In addition to a simple percent proficient measure of achievement, Utah has proposed an innovative method of measuring growth in two ways.


The first measure will give students an individual growth target that puts them on track for proficiency within three years or on track to maintain proficiency, which will be paired with a simpler student growth percentile measure that compares the progress students make against their similarly performing peers, and converts those scores into percentiles.


In this manner, the state rewards both the amount of progress made (regardless of where a student falls on the performance spectrum), as well as whether progress is sufficient for students to master grade-level content. Utah should, however, clarify in its plan how the two types of measures come together in the indicator to award schools points.


Utah is also proposing to use student growth percentiles of the lowest-performing quartile of students as a school quality indicator.


This “Equitable Education Opportunity” indicator adds further incentive for schools to focus on growth, demonstrating the state’s commitment to closing gaps and helping low-performing students catch up to their peers.


That said, Utah again needs to clarify which subjects are included within this indicator, how they are weighted, and how student growth percentiles will translate into a number of points earned by schools.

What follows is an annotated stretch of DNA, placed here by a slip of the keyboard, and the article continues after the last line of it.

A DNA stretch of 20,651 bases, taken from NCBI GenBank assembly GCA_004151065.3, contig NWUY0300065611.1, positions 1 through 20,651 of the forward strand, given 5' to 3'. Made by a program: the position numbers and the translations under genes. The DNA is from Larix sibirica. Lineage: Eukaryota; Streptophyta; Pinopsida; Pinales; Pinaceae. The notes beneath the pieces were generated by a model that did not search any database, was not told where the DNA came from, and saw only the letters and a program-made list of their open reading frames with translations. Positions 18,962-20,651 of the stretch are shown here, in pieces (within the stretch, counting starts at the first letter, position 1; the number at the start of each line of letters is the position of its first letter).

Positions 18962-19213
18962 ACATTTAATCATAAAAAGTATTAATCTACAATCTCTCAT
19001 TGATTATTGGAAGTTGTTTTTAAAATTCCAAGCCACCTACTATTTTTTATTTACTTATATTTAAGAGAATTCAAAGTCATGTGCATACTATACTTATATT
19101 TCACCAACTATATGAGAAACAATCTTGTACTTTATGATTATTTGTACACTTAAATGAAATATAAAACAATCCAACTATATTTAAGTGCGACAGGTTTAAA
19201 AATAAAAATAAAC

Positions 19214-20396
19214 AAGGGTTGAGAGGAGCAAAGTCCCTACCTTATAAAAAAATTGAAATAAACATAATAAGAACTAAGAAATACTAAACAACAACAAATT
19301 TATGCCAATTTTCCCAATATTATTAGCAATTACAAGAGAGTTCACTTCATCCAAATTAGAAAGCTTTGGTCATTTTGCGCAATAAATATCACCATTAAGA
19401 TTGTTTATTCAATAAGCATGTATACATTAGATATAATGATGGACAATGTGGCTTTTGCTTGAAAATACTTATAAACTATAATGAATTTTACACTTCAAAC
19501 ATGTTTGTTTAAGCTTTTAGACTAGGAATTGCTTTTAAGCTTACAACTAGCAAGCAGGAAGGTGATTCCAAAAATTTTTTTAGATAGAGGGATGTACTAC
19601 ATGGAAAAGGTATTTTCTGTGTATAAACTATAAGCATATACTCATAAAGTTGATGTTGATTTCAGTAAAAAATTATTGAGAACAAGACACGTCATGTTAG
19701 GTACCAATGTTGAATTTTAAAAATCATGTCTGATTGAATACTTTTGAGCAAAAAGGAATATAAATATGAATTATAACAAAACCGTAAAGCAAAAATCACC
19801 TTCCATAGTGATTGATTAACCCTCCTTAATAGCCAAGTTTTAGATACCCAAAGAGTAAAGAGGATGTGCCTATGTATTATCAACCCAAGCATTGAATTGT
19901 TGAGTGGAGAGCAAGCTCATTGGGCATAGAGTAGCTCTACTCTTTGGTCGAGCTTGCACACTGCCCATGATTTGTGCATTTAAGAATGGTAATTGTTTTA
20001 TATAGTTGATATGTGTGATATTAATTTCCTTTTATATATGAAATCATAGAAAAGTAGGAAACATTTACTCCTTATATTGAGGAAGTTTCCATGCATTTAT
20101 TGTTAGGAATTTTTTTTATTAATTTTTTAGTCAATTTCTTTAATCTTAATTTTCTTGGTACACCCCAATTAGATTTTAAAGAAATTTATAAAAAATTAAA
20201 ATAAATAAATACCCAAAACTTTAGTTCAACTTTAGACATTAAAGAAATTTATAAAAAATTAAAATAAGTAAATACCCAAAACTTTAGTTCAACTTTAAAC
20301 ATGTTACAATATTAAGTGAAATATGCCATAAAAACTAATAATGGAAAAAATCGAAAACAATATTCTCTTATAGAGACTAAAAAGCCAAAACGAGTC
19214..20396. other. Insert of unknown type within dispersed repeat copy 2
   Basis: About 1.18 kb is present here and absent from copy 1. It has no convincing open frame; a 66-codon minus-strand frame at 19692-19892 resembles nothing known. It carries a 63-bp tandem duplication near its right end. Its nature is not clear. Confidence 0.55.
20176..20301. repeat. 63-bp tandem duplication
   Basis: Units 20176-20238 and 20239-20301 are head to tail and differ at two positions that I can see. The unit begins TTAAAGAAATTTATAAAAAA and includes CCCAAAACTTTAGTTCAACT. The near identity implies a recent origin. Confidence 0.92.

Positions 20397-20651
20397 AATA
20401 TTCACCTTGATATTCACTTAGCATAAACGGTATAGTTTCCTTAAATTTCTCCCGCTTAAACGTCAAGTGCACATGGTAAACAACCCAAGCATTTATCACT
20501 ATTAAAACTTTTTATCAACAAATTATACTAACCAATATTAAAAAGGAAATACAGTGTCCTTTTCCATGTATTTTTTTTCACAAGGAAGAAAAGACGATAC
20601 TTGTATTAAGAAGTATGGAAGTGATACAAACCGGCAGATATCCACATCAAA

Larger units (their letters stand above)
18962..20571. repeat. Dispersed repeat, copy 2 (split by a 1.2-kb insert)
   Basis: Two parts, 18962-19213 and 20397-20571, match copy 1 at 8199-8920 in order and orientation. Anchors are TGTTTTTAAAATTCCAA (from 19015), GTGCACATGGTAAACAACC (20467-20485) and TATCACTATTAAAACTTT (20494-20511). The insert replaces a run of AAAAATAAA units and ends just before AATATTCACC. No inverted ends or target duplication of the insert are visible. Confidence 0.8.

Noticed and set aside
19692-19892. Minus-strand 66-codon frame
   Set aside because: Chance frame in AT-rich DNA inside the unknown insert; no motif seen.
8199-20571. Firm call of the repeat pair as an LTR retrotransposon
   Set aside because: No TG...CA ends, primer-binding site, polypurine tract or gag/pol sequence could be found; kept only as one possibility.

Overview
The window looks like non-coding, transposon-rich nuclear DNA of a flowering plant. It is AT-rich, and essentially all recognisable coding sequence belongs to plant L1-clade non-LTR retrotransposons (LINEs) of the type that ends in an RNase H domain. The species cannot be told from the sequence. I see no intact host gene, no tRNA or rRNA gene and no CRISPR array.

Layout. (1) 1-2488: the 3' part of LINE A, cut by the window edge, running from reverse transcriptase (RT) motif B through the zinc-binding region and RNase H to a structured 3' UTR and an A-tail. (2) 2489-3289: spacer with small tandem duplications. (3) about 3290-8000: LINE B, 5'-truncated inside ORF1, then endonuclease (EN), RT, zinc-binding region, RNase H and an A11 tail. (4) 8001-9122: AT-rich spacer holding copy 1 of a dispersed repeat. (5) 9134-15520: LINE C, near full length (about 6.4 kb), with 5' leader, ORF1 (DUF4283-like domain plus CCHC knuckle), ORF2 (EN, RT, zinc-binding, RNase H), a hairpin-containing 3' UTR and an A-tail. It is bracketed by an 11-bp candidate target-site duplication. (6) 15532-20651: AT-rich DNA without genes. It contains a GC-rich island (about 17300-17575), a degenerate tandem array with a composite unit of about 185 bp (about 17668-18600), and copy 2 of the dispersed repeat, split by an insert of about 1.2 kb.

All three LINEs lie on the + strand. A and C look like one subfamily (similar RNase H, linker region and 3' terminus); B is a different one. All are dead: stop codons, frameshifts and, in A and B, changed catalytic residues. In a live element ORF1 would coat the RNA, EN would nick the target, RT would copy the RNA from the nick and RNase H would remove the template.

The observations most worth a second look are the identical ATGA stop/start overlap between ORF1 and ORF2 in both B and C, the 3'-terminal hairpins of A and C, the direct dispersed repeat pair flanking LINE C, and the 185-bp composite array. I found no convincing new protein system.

Utah will continue to use a small minimum number of students (10) for disaggregating data in its accountability and reporting systems.


However, that choice is less impactful than it could have otherwise been, as none of the state’s indicators is disaggregated for any individual subgroup to award school grades. As a result, it is likely that a school could have a low-performing subgroup and still receive a high overall school grade. Utah’s inclusion of growth for the bottom quartile of students in each school may help capture these students, as individual subgroups are typically overrepresented in the lowest-performing quartile. The plan could be strengthened by adding data showing that this is the case in Utah.


Utah’s lack of consequences beyond reporting participation rates in annual testing is also problematic, and could undermine the integrity of school grades and the inclusion of all students.


Utah asserts that it will identify schools with low-performing subgroups for targeted support where subgroups, on their own, would receive an F grade for two years.


This could be a strong rule, but the state does not present any data on how many schools will be identified, nor does it provide the specific performance thresholds that separate an F from a D or C.


Further, so long as a subgroup’s performance is at the D level or above, the extent of gaps between groups of students within a school does not appear to matter in targeted-support identification.



Utah’s A-F grading system will provide stakeholders with a clear way to understand school performance overall and why schools may be identified for improvement.


The state’s plan specifies how each of its indicators will be weighted overall and emphasizes academic outcomes, but does not include its grading scale to determine final grades.